Second Time around



The Cape Cod façade of cement shake siding withstands salt air weathering. The crosshatch pattern of the veranda railings repeats throughout this Hamptons-style remodel.

Dozens of windows capture expansive hillside and coastline views in a La Jolla remodel whose architectural lines suggest Cape Cod. But at 6,700 square feet, the two-story, four-bedroom/seven-bath contemporary house is anything but a cottage. Although San Diego custom builder Sean Morgan completed the massive project in just one year (and one day), the Muirlands neighborhood redux was once left at the altar after local architectural firm Marengo Morton had completed blueprints and clients had to shelve plans. A real estate broker presented the site to Sean as a “difficult” property: a 1950s home with no architectural pedigree, used as a rental and sitting on a narrow but pricy lot carved out of a steep hillside. Despite the broker’s derogatory description, Sean and an Orange County silent partner saw the obvious potential of the Cape Code plans.

“He was looking for an investment property, and I was looking for something big to build,” Sean says. Going beyond the blueprints, Sean got rid of the garage in front of the house and placed a four-car, 500-square-foot garage underneath it — a modification that required excavating 2,000 cubic yards of cliffside soil. Another added expense, which also was not part of Marengo Morton’s renderings, involved the burial of utility lines for the entire block so that the home’s second story wouldn’t be facing wires that mar the view of La Jolla Shores. But for the most part, the architectural plans were followed.
Downstairs, the footprint includes an office, a den and a great room where pillars add hominess to the expansive space. They also separate the living/dining room area from the 500-square-foot kitchen that includes a large Carrara marble top island, Sub-Zero refrigerator, farm-style sink and 48-inch Bertazzoni range.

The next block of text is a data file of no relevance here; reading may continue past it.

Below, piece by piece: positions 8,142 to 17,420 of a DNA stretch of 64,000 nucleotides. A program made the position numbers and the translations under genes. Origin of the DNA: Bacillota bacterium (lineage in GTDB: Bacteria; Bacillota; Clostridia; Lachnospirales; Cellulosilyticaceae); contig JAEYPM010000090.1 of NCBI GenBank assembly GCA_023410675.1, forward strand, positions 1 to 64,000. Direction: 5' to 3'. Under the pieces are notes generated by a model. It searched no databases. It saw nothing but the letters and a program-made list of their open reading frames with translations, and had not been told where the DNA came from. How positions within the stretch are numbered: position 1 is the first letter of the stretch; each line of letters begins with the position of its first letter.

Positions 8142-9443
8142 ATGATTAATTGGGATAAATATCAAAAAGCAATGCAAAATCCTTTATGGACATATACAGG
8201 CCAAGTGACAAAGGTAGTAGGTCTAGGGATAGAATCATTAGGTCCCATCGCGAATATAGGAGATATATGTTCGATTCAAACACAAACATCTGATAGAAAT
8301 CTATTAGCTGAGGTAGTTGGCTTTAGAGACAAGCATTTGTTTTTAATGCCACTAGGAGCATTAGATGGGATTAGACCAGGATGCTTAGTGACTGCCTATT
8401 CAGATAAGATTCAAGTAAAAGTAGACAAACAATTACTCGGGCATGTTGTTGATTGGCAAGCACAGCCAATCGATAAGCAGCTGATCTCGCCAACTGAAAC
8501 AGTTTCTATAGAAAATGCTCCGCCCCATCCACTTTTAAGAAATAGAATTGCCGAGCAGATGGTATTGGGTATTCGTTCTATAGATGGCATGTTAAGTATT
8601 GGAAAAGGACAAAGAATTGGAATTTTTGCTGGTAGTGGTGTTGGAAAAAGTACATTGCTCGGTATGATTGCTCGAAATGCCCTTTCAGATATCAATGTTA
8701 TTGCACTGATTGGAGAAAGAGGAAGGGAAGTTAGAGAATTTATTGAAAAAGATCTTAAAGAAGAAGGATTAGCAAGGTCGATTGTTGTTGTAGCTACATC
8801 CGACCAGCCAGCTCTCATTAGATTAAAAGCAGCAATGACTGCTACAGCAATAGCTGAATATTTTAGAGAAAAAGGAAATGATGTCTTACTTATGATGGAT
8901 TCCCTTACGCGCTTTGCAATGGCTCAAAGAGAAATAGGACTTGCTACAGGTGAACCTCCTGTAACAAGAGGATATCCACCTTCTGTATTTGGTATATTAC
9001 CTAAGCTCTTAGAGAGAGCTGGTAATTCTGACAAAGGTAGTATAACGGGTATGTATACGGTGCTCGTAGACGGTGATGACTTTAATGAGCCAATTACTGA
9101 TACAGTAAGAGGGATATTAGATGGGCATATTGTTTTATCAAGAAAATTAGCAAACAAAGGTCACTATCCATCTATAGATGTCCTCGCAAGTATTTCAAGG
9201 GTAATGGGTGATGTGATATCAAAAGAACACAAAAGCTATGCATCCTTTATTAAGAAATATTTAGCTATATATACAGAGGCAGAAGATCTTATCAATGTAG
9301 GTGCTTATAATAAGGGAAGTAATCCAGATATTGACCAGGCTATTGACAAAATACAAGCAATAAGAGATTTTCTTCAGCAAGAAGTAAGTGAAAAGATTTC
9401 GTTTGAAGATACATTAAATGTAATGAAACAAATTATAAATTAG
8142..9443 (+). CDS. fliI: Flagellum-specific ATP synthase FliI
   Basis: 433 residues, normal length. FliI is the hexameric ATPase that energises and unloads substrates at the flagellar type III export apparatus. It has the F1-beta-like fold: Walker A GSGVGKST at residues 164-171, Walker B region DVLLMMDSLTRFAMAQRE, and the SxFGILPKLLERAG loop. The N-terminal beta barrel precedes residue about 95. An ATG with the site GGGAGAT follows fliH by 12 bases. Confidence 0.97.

Sean customized a barn door (made with recovered Douglas fir from the original house) between the kitchen and a family room. Laundry facilities, a large guest room and an office consume the north part of the upstairs space. The south-side master suite includes a super-size closet, a fireplace and a bathroom boasting his-and-her vanities on opposite sides of a glass-enclosed steam shower. A den, with another cozy fireplace and a brick-floor terrace facing the ocean, lies between the north and south wings.

“I was looking for something big to build.” It includes a cleverly hidden passageway that looks like a wall to guests but leads the homeowners from the den back to the master suite.

A pool, spa and lounging area lend a resort feel to the back yard. Pass-through windows provide convenience between the patio and kitchen, where those who would rather stay inside can enjoy a poolside view from six counter stools. Unifying touches include distressed white oak plank flooring, which continues the casual feel of the interiors, and exterior brick employed as decking on terraces and across the lower front of the house. The façade brick contrasts to the weather-resistant cement board siding that, to the casual observer, appears to be traditional Cape Cod wood shingles. After the project was completed, the realtors held an open house. The first people to arrive were neighbors from a street just up the hill. The couple had been watching construction and decided to take a look at the finished product. “After they were given the grand tour, they said, ‘We’ll take it,’” Sean recalls. And, they did.

 

 

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